The officer was astonished and exclaimed, "Why, he is one of my best surgeons."

"But my opinion of him is that he ought to be hung higher than Haman", Mrs. Wittenmyer replies.

And then she presented the proofs, so positive that the Assistant Surgeon General was convinced.  "I will punish that man to the full extent of the law", he declared.  Mrs. Wittenmyer urged that the case be turned over to the Governor of Indiana, but General Wood insisted that this would be a reflection on his own honesty and injure his standing in the service.  Finally Mrs. Wittenmyer consented to have charges preferred by a military commission and the General agreed that she should select the commission.  But as soon as the commission appeared at the hospital at Madison, the guilty surgeon telegraphed his resignation to Washington and he himself was soon far away - unpunished.  The hospital, however, benefited by his absence.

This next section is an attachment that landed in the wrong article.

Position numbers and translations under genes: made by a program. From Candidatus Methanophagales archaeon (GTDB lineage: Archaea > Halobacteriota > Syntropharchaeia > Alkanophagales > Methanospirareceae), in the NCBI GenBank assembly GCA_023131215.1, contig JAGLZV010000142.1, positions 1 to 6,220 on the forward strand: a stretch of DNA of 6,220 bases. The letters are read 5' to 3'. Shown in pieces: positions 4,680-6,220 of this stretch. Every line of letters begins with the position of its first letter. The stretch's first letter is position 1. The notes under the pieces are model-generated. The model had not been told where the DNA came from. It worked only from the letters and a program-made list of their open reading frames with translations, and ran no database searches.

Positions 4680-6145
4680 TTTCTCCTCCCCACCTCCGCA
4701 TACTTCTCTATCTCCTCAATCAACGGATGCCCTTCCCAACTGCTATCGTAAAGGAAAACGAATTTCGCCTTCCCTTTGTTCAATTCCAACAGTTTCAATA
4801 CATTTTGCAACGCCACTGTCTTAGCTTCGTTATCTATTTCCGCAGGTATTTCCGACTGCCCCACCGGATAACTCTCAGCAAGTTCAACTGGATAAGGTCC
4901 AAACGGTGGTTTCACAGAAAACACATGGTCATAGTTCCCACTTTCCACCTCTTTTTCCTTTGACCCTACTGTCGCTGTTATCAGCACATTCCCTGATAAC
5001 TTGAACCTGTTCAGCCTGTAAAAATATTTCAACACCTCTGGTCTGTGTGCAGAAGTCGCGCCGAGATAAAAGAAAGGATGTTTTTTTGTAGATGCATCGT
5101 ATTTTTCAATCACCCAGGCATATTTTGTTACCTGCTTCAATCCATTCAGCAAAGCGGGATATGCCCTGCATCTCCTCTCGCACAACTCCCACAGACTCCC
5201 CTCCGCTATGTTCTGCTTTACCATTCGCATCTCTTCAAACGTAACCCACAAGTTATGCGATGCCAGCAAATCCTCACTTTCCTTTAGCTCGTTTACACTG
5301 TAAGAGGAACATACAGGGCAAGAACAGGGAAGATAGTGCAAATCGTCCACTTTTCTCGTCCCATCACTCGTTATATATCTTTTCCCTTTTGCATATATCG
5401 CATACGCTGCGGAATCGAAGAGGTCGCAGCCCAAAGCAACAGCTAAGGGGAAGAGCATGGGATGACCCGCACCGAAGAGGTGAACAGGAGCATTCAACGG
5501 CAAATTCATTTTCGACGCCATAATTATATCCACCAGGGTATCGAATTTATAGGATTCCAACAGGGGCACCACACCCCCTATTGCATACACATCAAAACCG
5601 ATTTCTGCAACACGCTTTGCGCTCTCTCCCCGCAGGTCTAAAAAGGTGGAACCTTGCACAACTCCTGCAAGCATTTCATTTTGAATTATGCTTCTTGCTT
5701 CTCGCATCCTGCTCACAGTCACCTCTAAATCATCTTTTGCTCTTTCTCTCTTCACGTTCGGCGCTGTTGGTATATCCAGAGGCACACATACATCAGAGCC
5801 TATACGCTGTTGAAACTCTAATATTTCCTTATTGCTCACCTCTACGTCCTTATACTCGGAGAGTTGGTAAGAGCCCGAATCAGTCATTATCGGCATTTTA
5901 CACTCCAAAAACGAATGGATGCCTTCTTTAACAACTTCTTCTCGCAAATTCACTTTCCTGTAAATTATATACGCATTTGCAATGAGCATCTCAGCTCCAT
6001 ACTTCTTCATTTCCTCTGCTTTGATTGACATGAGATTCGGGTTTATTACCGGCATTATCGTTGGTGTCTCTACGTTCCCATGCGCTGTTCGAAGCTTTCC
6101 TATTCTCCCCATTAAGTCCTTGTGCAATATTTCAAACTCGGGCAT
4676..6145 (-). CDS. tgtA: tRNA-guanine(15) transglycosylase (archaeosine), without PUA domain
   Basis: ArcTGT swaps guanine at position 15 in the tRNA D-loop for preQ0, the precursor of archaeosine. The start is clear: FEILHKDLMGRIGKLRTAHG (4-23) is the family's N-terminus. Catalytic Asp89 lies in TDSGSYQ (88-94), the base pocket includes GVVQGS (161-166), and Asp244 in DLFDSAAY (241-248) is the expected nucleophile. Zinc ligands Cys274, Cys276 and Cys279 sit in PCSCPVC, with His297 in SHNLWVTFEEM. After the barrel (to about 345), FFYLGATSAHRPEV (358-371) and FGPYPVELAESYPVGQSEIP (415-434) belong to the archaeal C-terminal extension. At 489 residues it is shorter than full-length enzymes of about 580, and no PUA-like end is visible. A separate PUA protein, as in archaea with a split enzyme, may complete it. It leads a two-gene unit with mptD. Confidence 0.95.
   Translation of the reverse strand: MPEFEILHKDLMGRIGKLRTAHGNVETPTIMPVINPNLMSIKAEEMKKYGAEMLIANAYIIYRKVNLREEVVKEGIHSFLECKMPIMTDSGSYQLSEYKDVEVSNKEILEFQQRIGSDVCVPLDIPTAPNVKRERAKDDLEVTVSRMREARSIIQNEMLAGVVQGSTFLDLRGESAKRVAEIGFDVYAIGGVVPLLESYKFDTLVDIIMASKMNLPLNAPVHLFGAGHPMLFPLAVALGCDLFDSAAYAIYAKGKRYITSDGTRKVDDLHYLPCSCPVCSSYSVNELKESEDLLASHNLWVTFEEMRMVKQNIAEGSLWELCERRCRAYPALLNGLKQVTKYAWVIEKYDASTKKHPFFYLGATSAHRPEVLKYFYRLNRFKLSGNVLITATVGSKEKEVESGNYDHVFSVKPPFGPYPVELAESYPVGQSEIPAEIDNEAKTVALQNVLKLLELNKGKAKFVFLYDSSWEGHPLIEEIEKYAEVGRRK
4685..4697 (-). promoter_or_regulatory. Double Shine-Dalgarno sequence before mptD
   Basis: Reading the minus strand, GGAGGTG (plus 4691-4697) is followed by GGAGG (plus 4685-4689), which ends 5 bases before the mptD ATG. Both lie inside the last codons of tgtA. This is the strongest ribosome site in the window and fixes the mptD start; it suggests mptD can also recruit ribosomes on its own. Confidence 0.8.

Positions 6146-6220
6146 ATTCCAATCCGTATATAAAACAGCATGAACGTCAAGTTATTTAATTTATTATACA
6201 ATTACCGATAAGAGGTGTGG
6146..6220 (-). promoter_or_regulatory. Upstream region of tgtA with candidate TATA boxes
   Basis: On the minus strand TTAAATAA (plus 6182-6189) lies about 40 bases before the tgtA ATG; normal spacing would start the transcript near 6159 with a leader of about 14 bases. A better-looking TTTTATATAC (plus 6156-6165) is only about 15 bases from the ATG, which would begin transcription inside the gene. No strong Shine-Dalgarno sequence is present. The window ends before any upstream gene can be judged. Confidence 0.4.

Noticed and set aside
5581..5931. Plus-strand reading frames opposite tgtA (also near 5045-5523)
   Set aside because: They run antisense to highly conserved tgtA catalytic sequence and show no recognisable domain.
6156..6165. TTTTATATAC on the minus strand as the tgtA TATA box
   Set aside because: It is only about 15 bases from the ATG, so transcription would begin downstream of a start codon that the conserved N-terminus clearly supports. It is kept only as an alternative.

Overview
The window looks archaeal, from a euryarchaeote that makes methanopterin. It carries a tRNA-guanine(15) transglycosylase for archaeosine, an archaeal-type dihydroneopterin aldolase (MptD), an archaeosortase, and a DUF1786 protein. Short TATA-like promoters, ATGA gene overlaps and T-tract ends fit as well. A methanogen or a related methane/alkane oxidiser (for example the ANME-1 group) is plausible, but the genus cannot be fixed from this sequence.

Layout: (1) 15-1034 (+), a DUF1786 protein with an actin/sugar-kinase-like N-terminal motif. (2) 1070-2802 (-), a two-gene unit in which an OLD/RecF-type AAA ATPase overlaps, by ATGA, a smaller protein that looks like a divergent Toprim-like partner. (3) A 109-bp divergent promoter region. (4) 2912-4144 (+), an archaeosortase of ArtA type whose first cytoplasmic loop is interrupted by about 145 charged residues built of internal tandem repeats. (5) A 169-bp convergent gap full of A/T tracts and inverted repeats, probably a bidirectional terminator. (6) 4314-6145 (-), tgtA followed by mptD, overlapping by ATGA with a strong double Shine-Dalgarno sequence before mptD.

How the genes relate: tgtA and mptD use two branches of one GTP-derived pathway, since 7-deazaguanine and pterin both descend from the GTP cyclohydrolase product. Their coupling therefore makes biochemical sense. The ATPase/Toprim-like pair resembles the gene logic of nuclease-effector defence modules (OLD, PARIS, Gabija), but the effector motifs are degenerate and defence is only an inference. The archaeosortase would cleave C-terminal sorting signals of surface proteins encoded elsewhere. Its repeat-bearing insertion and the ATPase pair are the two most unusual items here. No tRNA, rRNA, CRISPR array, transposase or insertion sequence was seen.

On the whole, the diet kitchens seem to have answered a very real need and to have been fairly successful.  Some of them furnished rations to as many as a thousand or fifteen hundred of the very sick patients at one time.  During the last eighteen months of the war more than two million rations were issued monthly from the diet kitchens, some of which were established almost under fire.  Even if they did not furnish "mother's cooking", the appetizing foods sent out from these special diet kitchens must have greatly increased the chances of recovery for many patients.

Mrs. Wittenmyer remained in charge of this work until the war was over.  The hospitals were gradually emptied and the sick and wounded men went home to eat once more the food prepared by wives or mothers.  Of her General U. S. Grant said:  "No soldier on the firing line gave more heroic service than she rendered."